Aaron R Bolduc, MD, Matthew D Spann, MD, D Brandon Williams, MD, Wayne J English, MD, Chetan V Aher, MD. Vanderbilt University Medical Center
Introduction: Gastroesophageal Reflux Disease (GERD) is a known risk following laparoscopic sleeve gastrectomy (LSG), with up to 50% of patients affected by the disease postoperatively. Of these patients, an unknown number progress to medically refractory GERD. Due to their postsurgical anatomy, these patients have limited options for intervention. While endoluminal therapies are available, surgical revision to Roux-en-Y gastric bypass (LRYGB) has become an accepted revisional treatment. Despite this therapeutic option, many payors deny coverage for this treatment. In this study, we report outcomes of revision of LSG to LRYGB and difficulties in obtaining insurance approval for the operation.
Methods: We conducted a retrospective review of all patients who underwent a revisional bariatric operation at a single institution between January 2015 and August 2017. We analyzed all patients who underwent conversion of LSG to LRYGB. We collected data on 30-day mortality and morbidities, pre- and postoperative antacid use, and the insurance approval process.
Results: Within the study period, we identified 164 patients undergoing revisional bariatric surgery. Seventeen patients had undergone conversion of LSG to LRYGB. All of these patients underwent revision due GERD refractory to maximal medical therapy. The average body mass index was 37 kg/m2, and our average operative time was 184 minutes. One patient required laparoscopic cholecystectomy within 30 days due to acute cholecystitis, and another patient required reoperation for control of staple line bleeding. There were otherwise no 30-day morbidities or readmissions.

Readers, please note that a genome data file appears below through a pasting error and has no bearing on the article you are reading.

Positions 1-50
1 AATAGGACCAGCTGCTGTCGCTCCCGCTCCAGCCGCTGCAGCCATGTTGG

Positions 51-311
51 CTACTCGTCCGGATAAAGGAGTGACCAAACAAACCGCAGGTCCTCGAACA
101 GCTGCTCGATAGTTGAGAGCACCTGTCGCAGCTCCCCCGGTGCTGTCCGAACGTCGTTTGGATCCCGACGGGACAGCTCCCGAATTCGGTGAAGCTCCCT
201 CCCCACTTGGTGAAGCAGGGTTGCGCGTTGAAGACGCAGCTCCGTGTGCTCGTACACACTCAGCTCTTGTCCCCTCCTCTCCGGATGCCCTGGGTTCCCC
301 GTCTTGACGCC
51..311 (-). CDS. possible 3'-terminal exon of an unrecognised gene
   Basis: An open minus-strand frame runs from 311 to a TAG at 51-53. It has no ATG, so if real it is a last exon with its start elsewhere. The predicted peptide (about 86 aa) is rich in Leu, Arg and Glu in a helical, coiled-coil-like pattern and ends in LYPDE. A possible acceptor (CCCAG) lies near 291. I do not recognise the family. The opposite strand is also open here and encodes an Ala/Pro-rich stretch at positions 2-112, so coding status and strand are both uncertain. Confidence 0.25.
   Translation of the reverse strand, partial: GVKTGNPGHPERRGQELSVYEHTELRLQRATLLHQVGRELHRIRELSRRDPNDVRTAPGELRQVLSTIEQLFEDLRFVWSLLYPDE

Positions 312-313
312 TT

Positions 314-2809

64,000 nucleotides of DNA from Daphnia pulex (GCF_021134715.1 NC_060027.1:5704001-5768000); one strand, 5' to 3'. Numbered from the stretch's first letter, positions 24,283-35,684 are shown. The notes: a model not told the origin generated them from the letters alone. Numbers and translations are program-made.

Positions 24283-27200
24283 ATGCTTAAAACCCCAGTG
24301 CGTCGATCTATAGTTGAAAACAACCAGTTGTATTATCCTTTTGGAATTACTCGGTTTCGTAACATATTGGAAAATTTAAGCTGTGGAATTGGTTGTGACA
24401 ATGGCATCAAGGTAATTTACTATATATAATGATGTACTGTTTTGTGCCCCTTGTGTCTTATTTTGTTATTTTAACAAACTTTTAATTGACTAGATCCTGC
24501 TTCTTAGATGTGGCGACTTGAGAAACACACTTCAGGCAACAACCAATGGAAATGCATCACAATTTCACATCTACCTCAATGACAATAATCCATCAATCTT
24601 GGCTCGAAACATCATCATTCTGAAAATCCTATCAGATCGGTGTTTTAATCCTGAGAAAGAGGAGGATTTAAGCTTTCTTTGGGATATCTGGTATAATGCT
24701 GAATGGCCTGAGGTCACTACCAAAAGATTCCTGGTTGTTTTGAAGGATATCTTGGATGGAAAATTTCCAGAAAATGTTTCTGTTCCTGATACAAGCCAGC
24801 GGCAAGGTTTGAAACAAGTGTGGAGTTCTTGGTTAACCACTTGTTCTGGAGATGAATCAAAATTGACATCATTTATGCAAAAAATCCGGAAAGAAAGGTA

Fifty nine percent stopped all antacid medication by six months, and 65% stopped by 24 months. Of the 35% percent of patient still on proton pump inhibitor therapy, none of those patients complained of reflux symptoms.
Of non-Medicare patients, 69% were initially denied insurance coverage for revision. Only one plan accounted for all initial approvals. Twenty five percent of denied patients eventually paid out of pocket, and the remaining 75% ultimately secured coverage after an appeal process.
Conclusion: Our results indicate that conversion of LSB to LRYGB for intractable GERD is a safe and effective surgical intervention. Despite promising results, insurance coverage for this treatment remains a challenge.
Presented at the SAGES 2017 Annual Meeting in Houston, TX.
Abstract ID: 87380
Program Number: P601
Presentation Session: iPoster Session (Non CME)
Presentation Type: Poster